Besides Márquez, those “hacked” were the rector of the Central University of Venezuela (UCV), Cecilia García Arocha; the poet, writer, and television producer Leonardo Padrón; the political activist and student representative David Smolansky; the director of the School of Economics of UCV, José Guerra; the host of the popular show Radar de los Barrios, Jesús Torrealba; and the ex-guerilla fighter and leftist politician Douglas Bravo, who reported that the Venezuelan government “not only disrespected freedom of expression, but sought to intimidate us and a move us away from public debate.” The full list is much more extensive and includes journalists like Milagros Socorro and Sebastiana Barráez; social fighters like Luis Trincado; directors of polling companies like Luis Vicente León; and others.

Some of them, after concerted effort, recovered control of their accounts. Others remained powerless as their names and accounts were used to attack and insult dissidents, political leaders, and anyone that identified with the opposition.

To form an accurate assessment of the reality of Venezuela—whether the arena be political, social, or economic—is a truly complex and laborious task. With certainty, there is no other country in Latin America where such a high contrast exists between the two poles that divide Venezuelan society. We can choose any subject at random and the perceptions will always be mutually exclusive: On one side is the vision that the independent media shows; on the other is the enormous propaganda apparatus, installed by Chávez with a multi-million dollar investment.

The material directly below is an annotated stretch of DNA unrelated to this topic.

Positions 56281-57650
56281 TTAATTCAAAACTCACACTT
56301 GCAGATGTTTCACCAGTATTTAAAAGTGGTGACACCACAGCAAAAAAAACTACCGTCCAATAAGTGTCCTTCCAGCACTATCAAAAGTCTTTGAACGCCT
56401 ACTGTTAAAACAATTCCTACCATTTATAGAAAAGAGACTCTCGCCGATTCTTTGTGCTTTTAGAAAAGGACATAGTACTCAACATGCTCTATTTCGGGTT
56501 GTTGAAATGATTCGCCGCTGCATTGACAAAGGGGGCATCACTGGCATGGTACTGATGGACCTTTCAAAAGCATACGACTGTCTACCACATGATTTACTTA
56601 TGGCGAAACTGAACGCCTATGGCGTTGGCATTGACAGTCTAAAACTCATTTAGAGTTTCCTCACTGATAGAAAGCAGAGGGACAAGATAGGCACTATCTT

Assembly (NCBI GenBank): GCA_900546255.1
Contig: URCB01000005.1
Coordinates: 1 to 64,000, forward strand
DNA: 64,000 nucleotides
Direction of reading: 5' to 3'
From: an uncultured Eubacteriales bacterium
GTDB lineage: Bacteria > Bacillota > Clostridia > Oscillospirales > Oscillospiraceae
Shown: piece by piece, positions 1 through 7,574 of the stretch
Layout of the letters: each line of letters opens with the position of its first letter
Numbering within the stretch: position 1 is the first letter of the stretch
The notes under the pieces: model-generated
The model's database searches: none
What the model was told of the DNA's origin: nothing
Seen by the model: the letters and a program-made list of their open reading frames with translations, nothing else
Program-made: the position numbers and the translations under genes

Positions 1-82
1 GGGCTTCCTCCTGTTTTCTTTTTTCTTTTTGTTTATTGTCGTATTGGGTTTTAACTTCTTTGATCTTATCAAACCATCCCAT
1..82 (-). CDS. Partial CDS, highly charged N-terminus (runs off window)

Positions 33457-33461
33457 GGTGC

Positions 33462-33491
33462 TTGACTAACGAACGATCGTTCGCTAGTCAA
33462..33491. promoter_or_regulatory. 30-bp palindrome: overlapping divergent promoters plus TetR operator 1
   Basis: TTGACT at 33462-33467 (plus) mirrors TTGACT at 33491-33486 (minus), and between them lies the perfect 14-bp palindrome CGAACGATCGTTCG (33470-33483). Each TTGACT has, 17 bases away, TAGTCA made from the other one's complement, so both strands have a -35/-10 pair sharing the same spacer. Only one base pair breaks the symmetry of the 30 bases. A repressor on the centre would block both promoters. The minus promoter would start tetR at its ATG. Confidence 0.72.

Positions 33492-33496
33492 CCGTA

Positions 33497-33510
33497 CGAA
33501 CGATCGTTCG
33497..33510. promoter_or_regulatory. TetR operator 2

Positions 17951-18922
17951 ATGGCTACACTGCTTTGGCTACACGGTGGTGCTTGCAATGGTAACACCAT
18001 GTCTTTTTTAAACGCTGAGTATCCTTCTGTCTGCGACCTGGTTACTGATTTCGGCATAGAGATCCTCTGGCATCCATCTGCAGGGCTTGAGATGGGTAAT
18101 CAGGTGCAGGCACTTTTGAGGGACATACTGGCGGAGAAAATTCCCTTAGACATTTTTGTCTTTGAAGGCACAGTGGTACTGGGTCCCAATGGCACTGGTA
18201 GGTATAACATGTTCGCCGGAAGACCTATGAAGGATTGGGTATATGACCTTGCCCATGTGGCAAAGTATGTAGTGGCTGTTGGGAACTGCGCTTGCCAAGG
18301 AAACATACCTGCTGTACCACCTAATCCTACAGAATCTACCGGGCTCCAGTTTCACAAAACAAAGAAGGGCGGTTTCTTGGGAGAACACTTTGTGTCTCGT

For example: Is the state oil company PDVSA in a situation of debt and operational debacle or has it become a revolutionary model of administration and efficiency? Has poverty been reduced to minimal levels like the official propaganda insists, or are the rates stagnant despite the fact that the government has used Venezuela’s revenue from international oil sales for proselytism purposes? Do Venezuelans enjoy the highest level of freedom of expression in their history, like the Revolutionary government claims, or is it a reduced, beaten right, under permanent siege since Hugo Chávez installed himself in power in 1999? The latter is a debate that remains, despite the fact that during Chávez’s term there have been more than a thousand documented assaults against freedom of expression. The list of assaults includes a range of all possible affectations against the media and journalists, from verbal abuse to the closure of television and radio stations.

The crucial theme of freedom of expression is constantly at the center of the debate, which involves, of course, competing sectors, but also Latin American social movements, national and international NGOs, and the Inter-American Commission on Human Rights and United Nations Commission on Human Rights, who frequently issue reports on conditions in the country. Despite forceful evidence about the situation of freedom of expression in Venezuela, there is no way to conciliate positions between the parties involved.

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About the Author

Gregorio Salazar is a Venezuelan journalist, contributor for the Sunday Edition of the newspaper Tal Cual. Follow him on Twitter: @goyosalazar